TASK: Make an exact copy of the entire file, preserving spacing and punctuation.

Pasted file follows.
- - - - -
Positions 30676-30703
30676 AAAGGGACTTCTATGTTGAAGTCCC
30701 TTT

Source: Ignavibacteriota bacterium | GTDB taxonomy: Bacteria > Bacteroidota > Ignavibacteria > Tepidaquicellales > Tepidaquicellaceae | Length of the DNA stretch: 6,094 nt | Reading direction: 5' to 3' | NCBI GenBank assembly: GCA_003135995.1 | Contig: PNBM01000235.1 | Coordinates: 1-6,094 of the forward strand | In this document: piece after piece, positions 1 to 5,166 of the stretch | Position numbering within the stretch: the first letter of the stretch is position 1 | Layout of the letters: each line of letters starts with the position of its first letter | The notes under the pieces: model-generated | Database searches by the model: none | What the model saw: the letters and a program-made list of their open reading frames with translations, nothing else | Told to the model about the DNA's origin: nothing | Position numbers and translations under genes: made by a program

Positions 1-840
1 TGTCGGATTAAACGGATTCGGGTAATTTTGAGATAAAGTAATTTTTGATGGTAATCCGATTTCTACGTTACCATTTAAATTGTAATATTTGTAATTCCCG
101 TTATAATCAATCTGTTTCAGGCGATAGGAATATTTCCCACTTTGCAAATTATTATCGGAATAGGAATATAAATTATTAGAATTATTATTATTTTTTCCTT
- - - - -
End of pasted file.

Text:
Positions 30676-30703
30676 AAAGGGACTTCTATGTTGAAGTCCC
30701 TTT

Source: Ignavibacteriota bacterium | GTDB taxonomy: Bacteria > Bacteroidota > Ignavibacteria > Tepidaquicellales > Tepidaquicellaceae | Length of the DNA stretch: 6,094 nt | Reading direction: 5' to 3' | NCBI GenBank assembly: GCA_003135995.1 | Contig: PNBM01000235.1 | Coordinates: 1-6,094 of the forward strand | In this document: piece after piece, positions 1 to 5,166 of the stretch | Position numbering within the stretch: the first letter of the stretch is position 1 | Layout of the letters: each line of letters starts with the position of its first letter | The notes under the pieces: model-generated | Database searches by the model: none | What the model saw: the letters and a program-made list of their open reading frames with translations, nothing else | Told to the model about the DNA's origin: nothing | Position numbers and translations under genes: made by a program

Positions 1-840
1 TGTCGGATTAAACGGATTCGGGTAATTTTGAGATAAAGTAATTTTTGATGGTAATCCGATTTCTACGTTACCATTTAAATTGTAATATTTGTAATTCCCG
101 TTATAATCAATCTGTTTCAGGCGATAGGAATATTTCCCACTTTGCAAATTATTATCGGAATAGGAATATAAATTATTAGAATTATTATTATTTTTTCCTT